English Language Learners in Public Schools
The percentage of public school students in the United States who were English language learners (ELLs) was higher in fall 2016 (9.6 percent, or 4.9 million students) than in fall 2000 (8.1 percent, or 3.8 million students). In fall 2016, the percentage of public school students who were ELLs ranged from 0.9 percent in West Virginia to 20.2 percent in California.

Children and Youth With Disabilities
In 2017–18, the number of students ages 3–21 who received special education services under the Individuals with Disabilities Education Act (IDEA) was 7.0 million, or 14 percent of all public school students. Among students receiving special education services, 34 percent had specific learning disabilities.

Schools

Characteristics of Traditional Public Schools and Public Charter Schools
In school year 2016–17, about 56 percent of public charter schools were located in cities, compared with 25 percent of traditional public schools. Higher percentages of public charter schools than of traditional public schools had more than 50 percent Black enrollment (23 vs. 9 percent) and more than 50 percent Hispanic enrollment (26 vs. 16 percent). A lower percentage of public charter schools than of traditional public schools had more than 50 percent White enrollment (33 vs. 57 percent).

Concentration of Public School Students Eligible for Free or Reduced-Price Lunch
In fall 2016, the percentage of students who attended high-poverty schools was highest for Hispanic students (45 percent), followed by Black students (44 percent), American Indian/Alaska Native students (38 percent), Pacific Islander students (24 percent), students of Two or more races (17 percent), Asian students (14 percent), and White students (8 percent).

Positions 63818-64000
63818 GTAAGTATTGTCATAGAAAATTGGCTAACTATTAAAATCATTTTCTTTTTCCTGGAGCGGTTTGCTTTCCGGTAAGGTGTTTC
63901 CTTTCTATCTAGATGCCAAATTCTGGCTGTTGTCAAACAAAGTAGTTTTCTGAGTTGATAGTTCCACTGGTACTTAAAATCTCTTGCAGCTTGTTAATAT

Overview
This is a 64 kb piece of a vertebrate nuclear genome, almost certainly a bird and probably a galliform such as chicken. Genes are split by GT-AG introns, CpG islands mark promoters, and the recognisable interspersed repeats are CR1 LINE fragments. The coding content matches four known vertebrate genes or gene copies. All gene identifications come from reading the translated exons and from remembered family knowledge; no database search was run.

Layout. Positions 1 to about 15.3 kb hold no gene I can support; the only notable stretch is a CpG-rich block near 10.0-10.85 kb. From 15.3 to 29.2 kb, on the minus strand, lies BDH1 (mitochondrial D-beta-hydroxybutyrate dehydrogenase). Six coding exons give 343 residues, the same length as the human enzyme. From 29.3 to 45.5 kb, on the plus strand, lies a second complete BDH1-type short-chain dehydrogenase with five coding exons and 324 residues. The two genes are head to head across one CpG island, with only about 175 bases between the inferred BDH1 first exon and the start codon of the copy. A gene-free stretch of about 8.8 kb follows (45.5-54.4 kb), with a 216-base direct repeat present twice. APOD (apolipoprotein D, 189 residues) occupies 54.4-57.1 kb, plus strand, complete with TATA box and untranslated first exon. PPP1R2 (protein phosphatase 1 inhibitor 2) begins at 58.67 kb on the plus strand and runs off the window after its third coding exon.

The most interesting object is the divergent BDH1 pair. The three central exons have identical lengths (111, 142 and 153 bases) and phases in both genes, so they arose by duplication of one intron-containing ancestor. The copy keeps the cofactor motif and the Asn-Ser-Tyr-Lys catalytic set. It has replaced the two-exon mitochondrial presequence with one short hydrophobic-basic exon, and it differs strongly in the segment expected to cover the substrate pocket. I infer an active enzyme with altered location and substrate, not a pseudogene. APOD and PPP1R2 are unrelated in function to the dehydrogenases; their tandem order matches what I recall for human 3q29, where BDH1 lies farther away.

School Crime and Safety
Between 2001 and 2017, the percentage of students ages 12–18 who reported being victimized at school during the previous 6 months decreased overall (from 6 to 2 percent), as did the percentages of students who reported theft (from 4 to 1 percent) and violent victimization (from 2 to 1 percent).

Teachers and Staff

Characteristics of Public School Teachers
The percentage of public school teachers who held a postbaccalaureate degree (i.e., a master’s, education specialist, or doctor’s degree) was higher in 2015–16 (57 percent) than in 1999–2000 (47 percent). In both school years, a lower percentage of elementary school teachers than secondary school teachers held a postbaccalaureate degree.

Characteristics of Public School Principals
The percentage of public school principals who were female in 2015–16 (54 percent) was 10 percentage points higher than in 1999–2000. The percentage of public school principals who were White was 4 percentage points lower in 2015–16 than in 1999–2000 (78 vs. 82 percent). In contrast, the percentage who were Hispanic was 3 percentage points higher in 2015–16 than in 1999–2000 (8 vs. 5 percent).

Assessments

Reading Performance
The average 4th-grade reading score in 2017 (222) was higher than the average score in 1992 (217), but not measurably different from the average score in 2015, when the assessment was last administered. At the 8th-grade level, the average reading score in 2017 (267) was higher than the scores in both 1992 (260) and 2015 (265).

Mathematics Performance